In 2007, the tax was increased to €0.22 (US$0.24), aiming to eliminate the use of plastic bags in the country. This approach helped the Irish government to solve part of its plastic waste problem. And the income generated helped to finance environmental projects, clean-up measures, education and awareness-raising measures. The tax also created incentives for alternatives to plastic bags.


In Germany, the city of Tübingen introduced a packaging tax of €0.20 and €0.50 for disposable containers and cutlery at the municipal level from January 2022.


From January 2023, styrofoam for food packaging was listed among the banned single-use materials in Germany. Food outlets had to provide alternatives. Retailers or consumers who can afford it can still buy styrofoam online, but sustainable alternatives are more affordable.


The German Ministry of the Environment said that a complete ban on single-use packaging was not yet possible under EU law, as there was not yet a completely environmentally friendly alternative. This approach has kept styrofoam producers in business and created opportunities for start-up companies interested in reusable production.


Plastic tax can check pollution


In Nigeria, a more effective approach would have been to introduce a plastic tax. It would create incentives by regulating the market costs for single-use plastics. The tax would force producers to switch to sustainable and reusable plastics. Also, consumers would have to decide whether it was worth paying more to use single-use plastics or opt for sustainable and reusable ones.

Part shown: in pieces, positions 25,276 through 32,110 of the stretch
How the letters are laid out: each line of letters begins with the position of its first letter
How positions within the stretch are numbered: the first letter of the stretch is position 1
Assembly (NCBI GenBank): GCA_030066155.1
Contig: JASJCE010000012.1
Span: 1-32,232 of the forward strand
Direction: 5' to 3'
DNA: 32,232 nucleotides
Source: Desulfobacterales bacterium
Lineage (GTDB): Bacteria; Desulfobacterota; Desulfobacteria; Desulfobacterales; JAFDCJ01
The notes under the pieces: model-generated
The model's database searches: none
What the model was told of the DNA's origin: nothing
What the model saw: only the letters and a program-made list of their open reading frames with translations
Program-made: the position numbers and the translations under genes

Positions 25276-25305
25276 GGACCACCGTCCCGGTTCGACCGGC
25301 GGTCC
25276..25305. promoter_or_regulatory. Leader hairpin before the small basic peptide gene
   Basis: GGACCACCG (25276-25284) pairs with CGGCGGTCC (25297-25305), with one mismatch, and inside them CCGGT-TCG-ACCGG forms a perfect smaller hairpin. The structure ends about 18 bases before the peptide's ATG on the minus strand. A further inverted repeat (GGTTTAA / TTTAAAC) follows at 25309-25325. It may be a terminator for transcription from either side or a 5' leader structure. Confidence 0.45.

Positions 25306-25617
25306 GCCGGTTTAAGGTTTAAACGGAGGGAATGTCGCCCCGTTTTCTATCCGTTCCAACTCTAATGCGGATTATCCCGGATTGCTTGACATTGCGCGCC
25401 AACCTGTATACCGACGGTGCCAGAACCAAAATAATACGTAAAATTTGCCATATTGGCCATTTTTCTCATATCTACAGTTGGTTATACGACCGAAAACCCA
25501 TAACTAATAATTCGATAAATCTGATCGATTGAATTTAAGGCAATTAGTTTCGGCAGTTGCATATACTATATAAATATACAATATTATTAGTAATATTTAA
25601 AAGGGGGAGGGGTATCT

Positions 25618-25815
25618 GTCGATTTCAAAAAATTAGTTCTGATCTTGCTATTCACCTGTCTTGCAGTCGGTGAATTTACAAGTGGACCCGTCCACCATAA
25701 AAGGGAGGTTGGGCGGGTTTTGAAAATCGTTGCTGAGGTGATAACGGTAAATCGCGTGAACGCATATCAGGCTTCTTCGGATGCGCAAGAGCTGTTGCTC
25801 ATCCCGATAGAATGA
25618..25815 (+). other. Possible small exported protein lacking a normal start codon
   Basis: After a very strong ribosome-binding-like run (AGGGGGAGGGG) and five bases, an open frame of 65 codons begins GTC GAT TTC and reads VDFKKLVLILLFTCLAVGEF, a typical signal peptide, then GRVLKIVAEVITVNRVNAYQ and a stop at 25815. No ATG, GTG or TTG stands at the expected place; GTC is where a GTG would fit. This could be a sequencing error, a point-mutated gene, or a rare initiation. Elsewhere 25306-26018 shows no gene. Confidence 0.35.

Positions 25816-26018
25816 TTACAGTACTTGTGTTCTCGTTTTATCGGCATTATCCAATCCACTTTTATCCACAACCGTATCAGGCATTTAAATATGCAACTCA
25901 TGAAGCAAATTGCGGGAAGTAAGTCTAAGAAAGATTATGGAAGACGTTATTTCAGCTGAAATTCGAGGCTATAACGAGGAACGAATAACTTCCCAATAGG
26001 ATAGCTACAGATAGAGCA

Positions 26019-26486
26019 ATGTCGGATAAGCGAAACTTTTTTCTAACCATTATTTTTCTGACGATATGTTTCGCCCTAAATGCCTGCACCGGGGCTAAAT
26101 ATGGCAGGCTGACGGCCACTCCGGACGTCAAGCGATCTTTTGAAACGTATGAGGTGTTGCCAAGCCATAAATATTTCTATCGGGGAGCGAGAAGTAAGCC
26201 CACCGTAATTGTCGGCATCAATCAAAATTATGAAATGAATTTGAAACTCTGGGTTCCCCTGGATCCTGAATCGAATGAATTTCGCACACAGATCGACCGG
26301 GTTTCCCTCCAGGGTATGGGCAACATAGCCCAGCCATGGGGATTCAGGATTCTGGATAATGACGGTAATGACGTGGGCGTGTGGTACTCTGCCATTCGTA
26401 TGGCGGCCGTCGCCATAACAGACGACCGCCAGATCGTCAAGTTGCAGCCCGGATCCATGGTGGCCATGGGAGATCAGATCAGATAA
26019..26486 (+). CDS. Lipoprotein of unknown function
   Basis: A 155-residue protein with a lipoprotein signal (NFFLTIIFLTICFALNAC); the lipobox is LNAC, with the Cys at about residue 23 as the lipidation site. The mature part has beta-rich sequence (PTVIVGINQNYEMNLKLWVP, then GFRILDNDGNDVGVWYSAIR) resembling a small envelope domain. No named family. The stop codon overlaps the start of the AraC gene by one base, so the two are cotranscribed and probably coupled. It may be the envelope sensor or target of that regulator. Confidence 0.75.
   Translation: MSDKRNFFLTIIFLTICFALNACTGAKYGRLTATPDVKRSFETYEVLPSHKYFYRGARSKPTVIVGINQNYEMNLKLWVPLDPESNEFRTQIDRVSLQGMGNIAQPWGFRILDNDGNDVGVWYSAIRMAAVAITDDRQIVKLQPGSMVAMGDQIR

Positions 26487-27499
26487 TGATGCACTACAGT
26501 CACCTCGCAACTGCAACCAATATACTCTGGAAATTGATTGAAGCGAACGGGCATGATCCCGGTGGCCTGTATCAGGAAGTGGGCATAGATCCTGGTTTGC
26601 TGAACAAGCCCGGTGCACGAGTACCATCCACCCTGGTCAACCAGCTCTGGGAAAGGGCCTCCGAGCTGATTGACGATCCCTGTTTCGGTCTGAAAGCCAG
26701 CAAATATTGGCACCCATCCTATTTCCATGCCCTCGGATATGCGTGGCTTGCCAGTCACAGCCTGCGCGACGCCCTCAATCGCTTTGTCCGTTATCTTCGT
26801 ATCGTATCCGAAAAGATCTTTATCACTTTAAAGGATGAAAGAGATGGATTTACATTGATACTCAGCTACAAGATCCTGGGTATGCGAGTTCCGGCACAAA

Income generated from the tax could be used to keep cities clean, raise public awareness, support recycling companies and promote sustainable, reusable and affordable plastics. The plastic tax revenue would be spent on monitoring, enforcement and evaluation.


Plastic tax has the potential to address the harmful effects of styrofoam and other single-use plastics if the abatement cost is analysed. Abatement costs are measures to reduce or eliminate the release of pollutants into the environment. For plastics, these costs are analysed based on the amount or units of plastic released and eliminated from the environment. Regular consultations, assessments and evaluations are necessary to achieve the targets set.


Plastic tax could serve as a bridge to the extended producer responsibility policy, which was adopted by the Nigerian Environmental Standards and Regulations Enforcement Agency in 2014 but is not yet fully in place. The policy requires producers to be responsible for their product until the end of their life cycle, including disposal and recycling.


This way, the true cost of plastic waste is revealed and sustainable alternative products are created within the plastics value chain.The Conversation


Kehinde Allen-Taylor, Researcher, Technical University Braunschweig


This article is republished from The Conversation under a Creative Commons license. Read the original article.


Greg Abolo

Blogger at The Oasis Reporters.